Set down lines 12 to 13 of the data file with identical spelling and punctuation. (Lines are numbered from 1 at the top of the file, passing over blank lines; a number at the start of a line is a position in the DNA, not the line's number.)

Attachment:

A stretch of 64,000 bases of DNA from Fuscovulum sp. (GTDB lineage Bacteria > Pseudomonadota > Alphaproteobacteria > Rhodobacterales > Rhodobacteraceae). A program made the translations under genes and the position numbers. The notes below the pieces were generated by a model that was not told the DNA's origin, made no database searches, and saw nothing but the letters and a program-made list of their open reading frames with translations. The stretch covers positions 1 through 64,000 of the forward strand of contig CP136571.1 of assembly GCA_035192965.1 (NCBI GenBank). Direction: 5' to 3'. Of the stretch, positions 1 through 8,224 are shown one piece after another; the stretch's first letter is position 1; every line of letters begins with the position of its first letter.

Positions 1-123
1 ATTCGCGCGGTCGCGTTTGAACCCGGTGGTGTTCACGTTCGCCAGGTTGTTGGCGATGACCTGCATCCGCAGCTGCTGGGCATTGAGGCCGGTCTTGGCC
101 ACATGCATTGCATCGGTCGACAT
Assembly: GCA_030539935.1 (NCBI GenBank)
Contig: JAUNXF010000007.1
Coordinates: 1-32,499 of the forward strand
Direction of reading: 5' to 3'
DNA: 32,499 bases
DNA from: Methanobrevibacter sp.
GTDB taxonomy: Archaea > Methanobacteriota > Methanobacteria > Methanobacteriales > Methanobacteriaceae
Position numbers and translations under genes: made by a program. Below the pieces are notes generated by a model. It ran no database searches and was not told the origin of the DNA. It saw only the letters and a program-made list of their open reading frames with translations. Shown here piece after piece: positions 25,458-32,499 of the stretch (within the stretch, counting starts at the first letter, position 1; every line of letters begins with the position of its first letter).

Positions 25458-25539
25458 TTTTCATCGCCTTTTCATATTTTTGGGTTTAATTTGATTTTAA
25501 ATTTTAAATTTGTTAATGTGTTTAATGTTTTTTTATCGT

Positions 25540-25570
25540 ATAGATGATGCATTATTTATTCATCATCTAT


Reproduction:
Position numbers and translations under genes: made by a program. Below the pieces are notes generated by a model. It ran no database searches and was not told the origin of the DNA. It saw only the letters and a program-made list of their open reading frames with translations. Shown here piece after piece: positions 25,458-32,499 of the stretch (within the stretch, counting starts at the first letter, position 1; every line of letters begins with the position of its first letter).

Positions 25458-25539